When I began my “career” as an Alzheimer’s caregiver, I knew little more about the disease than it causes old people to forget things. In that regard, I feel I was as informed as the average person that has not experienced Alzheimer’s or the caregiving involved. Every 68 seconds someone receives the diagnosis of Alzheimer’s. It is imperative that the potential Alzheimer’s patient, as well as his or her caregivers, understand the disease, caregiving requirements and how to plan for the future.

The purpose behind my book is to help current caregivers, especially those who are new, potential caregivers of which there are many and the Alzheimer’s patient who may not fully understand that Alzheimer’s is a progressive degenerative neurologic condition that is always fatal and there currently exists limited treatments to assist them through the course of the disease.

I have written my book with an “I have been there, so I know what I am talking about” attitude. I wish for the reader to come away with an appreciation of what my wife and I lost when Alzheimer’s invaded our lives, but also the level of care that I render everyday from a knowledge-base of observation, in-depth research and the love and respect that I have for my best friend.

ABOUT BARRY TUTOR

As a lifetime problem-solver, I faced the challenges of caring for my two AD victims by researching the disease and developing caregiving skills to assure their comfort and care.

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10 tips for becoming a better writer

 

  1. Go to conferences. Shaw Guides to Writing Conferences and Workshops offers a comprehensive list of conferences where you can hone your craft, meet readers and/or pitch to agents

 

  1. Take online courses. Check out Writers Digest and Orson Scott Card’s Hatrack River forum. Both sites have some free lessons, as well as paid: WD OSC

 

  1. Get a copy of THE EMOTION THESAURUS: A Writer’s Guide to Character Expression by Angela Ackerman & Becca Puglisi. It helps you add nonverbal cues to better describe your characters’ emotional state.

 

  1. Join a writers’ organization or two. Many genres have local chapters, such as Sisters in Crime, Romance Writers of America, and Mystery Writers of America. Do an online search for writers’ organizations for your city or state, too. For instance, the St. Louis Writers Guild (a chapter of the Missouri Writers’ Guild) offers monthly workshops and open mic nights, as well as a free conference in the summer.

 

  1. Get critique partners and Beta readers. Ask about critique groups at writers’ organizations, in person or online. Good critique partners can inspire you to keep writing and help you polish your work to professional levels. When your book is finished, find readers in your genre to give you honest feedback about what they like and dislike.

 

  1. Listen to criticism if you hear the same thing more than once. Try to learn something from negative comments, but never respond online to bad reviews.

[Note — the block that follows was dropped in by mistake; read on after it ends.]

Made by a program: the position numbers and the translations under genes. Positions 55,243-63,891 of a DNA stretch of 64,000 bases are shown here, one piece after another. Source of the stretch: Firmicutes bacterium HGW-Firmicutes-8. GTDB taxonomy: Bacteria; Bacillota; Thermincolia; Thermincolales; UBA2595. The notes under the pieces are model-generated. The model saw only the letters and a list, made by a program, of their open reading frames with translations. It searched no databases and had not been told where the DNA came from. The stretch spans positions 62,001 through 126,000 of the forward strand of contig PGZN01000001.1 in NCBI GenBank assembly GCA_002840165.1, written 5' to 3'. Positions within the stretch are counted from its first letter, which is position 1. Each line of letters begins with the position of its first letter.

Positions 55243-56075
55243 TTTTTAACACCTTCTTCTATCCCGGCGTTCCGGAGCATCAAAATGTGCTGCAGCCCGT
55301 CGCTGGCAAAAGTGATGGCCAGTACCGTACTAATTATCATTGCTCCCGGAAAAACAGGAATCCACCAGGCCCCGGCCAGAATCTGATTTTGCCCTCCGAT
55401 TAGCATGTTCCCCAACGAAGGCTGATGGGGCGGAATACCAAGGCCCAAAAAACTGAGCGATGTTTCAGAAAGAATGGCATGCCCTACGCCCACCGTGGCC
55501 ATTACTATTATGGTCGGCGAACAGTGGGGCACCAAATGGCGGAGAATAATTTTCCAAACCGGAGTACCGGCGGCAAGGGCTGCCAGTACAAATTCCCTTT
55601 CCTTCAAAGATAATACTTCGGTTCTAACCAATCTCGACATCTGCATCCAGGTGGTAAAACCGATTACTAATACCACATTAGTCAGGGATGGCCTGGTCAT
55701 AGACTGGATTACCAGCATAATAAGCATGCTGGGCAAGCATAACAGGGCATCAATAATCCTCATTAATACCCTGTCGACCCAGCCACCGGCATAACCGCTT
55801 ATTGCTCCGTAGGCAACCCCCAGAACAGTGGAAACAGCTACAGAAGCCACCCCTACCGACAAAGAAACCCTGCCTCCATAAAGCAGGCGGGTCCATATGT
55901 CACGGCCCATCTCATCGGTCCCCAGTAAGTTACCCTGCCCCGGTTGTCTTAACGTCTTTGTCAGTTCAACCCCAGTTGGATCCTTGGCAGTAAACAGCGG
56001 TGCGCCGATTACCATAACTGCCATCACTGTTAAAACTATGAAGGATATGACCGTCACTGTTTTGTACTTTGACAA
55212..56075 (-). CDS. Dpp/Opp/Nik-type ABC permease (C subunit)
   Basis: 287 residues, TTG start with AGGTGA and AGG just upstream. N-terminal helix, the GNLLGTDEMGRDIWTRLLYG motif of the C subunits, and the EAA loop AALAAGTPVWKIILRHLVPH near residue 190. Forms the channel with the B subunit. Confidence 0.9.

1. Enter contests. Writers Digest offers a wide variety of contests for many types of writing—from poetry, to genre writing, to nonfiction. If you write speculative fiction, check out the Writers of the Future quarterly competition. Some contests will provide feedback on your writing. Preditors & Editors and Writer Beware are two of the watchdog sites that monitor contests for scams.

 

  1. Finish the first draft before you do heavy editing. Leave yourself notes about changes along the way. It’s tempting to perfect every word before moving on, but often this keeps writers from finishing the work.

 

  1. Let your book rest after you write it. You need “fresh eyes” to spot mistakes in your own writing, and even then you’re likely to miss a few. To give you a different perspective, pretend it was written by someone else. Read your book aloud. This will help you catch even more errors or find places where your writing simply needs more polish. Grammarly—an online grammar checker–offers some free services and some paid.

 

  1. Be kind to yourself. Treat yourself like you would your best friend. If you delete everything you think is bad, you’ll rob yourself of that surprising moment when you look back and say, “That wasn’t so bad after all.”


Title: The Labyrinth of Time

Author: T.W. Fendley

Publisher: Silent Partner Publishing

Pages: 226

Genre: Young Adult Fantasy

Format: Paperback/Kindle

Can Jade restore the Firestone’s powers before the First Men return to judge humanity? 

Spending spring break in Peru with her grandmother isn’t sixteen-year-old Jade’s idea of fun. She’d much rather be with her friends at Lake of the Ozarks. Then she meets Felix, a museum director’s son. Jade discovers only she and Felix can telepathically access messages left on engraved stones in the age of dinosaurs.

Following the ancient stones’ guidance, they enter the Labyrinth of Time and–with a shapeshifting dog’s help–seek a red crystal called the Firestone. But time is running out before the First Men return on the night of the second blue moon. 

 

For More Information

TW Fendley

T.W. Fendley is an award-winning author of historical fantasy and science fiction for adults and young adults. She began writing fiction full-time in 2007 after working twenty-five years in journalism and corporate communications. In October 2011, L&L Dreamspell LLC published her debut historical fantasy novel for adults, Zero Time.

She fell in love with ancient American cultures while researching story ideas at the 1997 Clarion Science Fiction and Fantasy Writers’ Workshop. Since then, she’s trekked to archeological sites in the Yucatan, Peru and American Southwest. When she’s not writing, T.W. explores the boundaries of consciousness through remote viewing and shamanism. She currently lives near St. Louis with her artist husband and his pet fish.